Nonetheless, the power gap between the United States and Europe is growing. This places a particular burden on the "last remaining superpower." Why, again, has the rest of the West not ganged up on Number 1 for real? One explanation is the "self-containment" of the United States; the elephant lumbers, but usually does not throw its weight around. In the Eight Years' War over bananas, it awaited two favorable rulings by the WTO before imposing trade sanctions on the EU. Even in the crunch, as in the bombing run against Saddam in 2001, the United States tried to act at least à deux (with Britain).
The second answer has to do with the provision of "public goods." In the past, at least, the United States has acted as foremost producer of global/regional public goods. The essence of public goods is that anybody can profit from them once they exist. That gives the lesser players a powerful incentive to maintain the existing order and to accord at least grudging acceptance to the main provider of such benefits. Conversely, it diminishes their incentives to gang up on him. Who else would otherwise uphold international security or financial stability?
While numbers 2, 3, 4, et al. surely resent America's clout, they have also found it useful to have the United States in the game. Europe and Japan regularly suffer from America's commercial hauteur, but they also know that the United States is the ultimate guarantor of the global freer-trade system. Britain and France almost came to blows with the United States in the early phase of the Bosnian war, but were only too happy in 1995 to let American cruise missiles help drive the Serbs to the negotiating table. Ditto four years later in the Kosovo war. The Arabs hardly love the United States but they did cooperate when Bush the Elder mobilized an international posse against Saddam Hussein because they were unable to uphold the regional balance by themselves.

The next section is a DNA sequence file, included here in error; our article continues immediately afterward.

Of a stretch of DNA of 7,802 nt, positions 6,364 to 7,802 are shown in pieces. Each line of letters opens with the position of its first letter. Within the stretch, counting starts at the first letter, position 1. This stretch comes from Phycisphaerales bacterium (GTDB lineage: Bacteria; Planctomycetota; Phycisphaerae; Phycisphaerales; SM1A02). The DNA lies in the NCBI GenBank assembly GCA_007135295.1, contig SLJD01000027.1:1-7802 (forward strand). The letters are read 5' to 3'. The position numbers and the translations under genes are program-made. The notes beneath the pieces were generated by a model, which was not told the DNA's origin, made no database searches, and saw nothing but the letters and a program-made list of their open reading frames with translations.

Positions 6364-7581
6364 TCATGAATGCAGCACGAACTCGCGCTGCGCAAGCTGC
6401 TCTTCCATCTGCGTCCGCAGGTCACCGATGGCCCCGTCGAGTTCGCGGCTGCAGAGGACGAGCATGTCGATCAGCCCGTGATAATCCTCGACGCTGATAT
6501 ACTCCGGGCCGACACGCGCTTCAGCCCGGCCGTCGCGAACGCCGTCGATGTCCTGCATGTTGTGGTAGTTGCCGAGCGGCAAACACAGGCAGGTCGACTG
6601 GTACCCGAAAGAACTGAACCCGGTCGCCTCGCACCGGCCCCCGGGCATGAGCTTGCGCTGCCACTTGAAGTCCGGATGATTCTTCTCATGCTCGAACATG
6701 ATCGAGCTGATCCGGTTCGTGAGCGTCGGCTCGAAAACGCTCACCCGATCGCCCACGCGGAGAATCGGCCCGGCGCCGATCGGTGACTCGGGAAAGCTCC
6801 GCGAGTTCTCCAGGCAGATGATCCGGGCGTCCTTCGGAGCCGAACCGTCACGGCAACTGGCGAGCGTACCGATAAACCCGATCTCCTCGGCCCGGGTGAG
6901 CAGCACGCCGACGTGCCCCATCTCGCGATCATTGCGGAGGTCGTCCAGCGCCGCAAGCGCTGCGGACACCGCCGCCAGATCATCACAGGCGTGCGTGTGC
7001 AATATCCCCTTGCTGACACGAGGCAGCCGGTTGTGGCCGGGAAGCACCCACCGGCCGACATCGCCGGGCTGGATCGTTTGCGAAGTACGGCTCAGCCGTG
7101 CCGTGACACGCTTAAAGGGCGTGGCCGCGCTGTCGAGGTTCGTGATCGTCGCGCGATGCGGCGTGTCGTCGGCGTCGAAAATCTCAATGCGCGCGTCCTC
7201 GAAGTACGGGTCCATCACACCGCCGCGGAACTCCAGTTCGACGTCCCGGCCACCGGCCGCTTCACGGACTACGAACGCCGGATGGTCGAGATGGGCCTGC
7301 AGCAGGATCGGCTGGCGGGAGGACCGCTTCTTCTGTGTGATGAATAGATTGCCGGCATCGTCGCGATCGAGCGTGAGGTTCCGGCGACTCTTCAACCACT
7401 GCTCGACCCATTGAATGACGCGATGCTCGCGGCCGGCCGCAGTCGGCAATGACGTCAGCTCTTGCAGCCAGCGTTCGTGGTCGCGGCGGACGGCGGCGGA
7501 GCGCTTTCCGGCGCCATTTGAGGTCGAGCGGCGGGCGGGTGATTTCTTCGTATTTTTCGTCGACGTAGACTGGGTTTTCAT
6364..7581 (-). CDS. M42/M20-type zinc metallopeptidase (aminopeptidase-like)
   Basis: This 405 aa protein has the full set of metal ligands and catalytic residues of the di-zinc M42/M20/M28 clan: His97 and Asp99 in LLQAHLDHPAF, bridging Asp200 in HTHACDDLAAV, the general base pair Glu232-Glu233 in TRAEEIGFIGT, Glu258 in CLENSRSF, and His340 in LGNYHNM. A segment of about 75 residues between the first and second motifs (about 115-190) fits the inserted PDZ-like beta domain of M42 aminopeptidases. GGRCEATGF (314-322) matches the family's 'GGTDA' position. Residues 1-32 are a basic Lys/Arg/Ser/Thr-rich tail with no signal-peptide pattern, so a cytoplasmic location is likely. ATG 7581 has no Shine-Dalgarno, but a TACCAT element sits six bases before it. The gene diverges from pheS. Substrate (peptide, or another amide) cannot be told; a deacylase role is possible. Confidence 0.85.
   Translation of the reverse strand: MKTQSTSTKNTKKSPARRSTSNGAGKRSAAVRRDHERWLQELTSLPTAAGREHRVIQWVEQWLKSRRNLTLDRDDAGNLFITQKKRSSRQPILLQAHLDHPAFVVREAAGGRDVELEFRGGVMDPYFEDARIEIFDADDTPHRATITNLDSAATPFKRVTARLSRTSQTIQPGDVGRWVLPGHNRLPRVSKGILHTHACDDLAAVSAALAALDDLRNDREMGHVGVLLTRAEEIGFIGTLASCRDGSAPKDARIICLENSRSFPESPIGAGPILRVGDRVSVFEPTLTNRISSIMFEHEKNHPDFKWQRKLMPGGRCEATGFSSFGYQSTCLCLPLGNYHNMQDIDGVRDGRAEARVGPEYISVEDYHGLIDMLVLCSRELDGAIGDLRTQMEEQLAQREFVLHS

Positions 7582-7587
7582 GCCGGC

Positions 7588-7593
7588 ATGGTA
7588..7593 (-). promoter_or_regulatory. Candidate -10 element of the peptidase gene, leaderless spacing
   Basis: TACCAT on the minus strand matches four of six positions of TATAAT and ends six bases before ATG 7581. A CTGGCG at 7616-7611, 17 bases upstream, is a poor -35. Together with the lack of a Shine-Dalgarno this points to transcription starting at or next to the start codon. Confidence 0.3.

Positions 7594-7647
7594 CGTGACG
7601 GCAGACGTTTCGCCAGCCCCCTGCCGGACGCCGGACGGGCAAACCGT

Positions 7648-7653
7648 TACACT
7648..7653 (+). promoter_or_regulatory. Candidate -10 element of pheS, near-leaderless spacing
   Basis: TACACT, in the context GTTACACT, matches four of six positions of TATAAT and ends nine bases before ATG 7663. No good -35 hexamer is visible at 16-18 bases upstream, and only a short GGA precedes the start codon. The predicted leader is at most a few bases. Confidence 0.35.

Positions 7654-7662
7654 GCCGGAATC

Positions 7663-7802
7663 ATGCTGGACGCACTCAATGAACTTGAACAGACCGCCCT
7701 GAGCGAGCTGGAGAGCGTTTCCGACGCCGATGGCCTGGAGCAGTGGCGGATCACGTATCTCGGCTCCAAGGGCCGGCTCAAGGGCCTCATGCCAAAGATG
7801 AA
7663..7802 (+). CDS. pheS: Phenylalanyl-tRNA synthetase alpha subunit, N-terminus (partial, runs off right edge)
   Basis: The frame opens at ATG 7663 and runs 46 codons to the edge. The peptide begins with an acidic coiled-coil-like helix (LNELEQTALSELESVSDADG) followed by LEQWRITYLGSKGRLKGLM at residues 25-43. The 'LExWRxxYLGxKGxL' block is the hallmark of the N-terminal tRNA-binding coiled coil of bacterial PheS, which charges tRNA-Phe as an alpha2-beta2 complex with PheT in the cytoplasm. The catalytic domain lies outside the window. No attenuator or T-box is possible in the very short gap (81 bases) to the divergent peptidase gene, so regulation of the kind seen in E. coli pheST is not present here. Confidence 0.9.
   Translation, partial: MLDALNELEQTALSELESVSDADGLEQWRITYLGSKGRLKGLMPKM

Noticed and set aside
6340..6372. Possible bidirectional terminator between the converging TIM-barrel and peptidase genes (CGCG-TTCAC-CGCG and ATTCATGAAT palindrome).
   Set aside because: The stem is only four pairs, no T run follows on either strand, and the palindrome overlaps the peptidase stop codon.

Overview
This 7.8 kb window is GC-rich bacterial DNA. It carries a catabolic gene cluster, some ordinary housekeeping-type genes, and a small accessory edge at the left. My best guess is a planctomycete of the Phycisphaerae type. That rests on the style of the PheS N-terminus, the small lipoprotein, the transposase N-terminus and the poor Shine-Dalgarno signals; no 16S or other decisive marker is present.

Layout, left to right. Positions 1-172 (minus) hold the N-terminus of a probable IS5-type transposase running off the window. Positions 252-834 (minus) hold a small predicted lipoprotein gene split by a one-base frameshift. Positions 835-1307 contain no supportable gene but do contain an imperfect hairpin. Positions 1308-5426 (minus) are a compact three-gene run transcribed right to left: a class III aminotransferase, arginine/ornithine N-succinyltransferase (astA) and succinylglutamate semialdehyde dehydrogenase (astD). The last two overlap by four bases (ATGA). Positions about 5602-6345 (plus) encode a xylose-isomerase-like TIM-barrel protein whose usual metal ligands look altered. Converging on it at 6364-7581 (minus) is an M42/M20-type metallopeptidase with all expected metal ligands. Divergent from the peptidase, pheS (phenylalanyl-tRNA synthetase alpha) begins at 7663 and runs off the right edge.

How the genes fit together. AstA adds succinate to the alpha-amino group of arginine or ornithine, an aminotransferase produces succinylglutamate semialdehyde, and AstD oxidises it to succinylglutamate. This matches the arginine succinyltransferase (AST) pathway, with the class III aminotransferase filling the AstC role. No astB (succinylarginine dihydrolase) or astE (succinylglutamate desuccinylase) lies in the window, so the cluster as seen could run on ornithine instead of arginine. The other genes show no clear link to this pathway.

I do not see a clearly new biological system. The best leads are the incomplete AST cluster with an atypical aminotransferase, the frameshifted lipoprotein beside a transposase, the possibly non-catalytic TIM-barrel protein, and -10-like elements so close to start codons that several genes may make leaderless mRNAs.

When lesser powers cannot deter China in the Taiwan Strait, or persuade North Korea to denuclearize, it is nice to have one special actor in the system who has the will and the wherewithal to do what others wish but cannot achieve on their own. Indeed, such an actor is indispensable. In the language of "public goods" theory: there must always be somebody who will recruit individual producers, organize the start-up, and generally assume a disproportionate burden. That is as true in international affairs as it is in grassroots politics.
Previous hegemons sought to conquer; the United States has built institutions, which is another word for "public goods"--that is the difference. The genius of American diplomacy in the twentieth century was building institutions--from the UN to the IMF, from NATO and its enlargement to the General Agreement on Tariffs and Trade and the WTO. These provided the rest with two valuable goods. They cocooned and multilateralized American power, and they advanced American interests by serving those of others.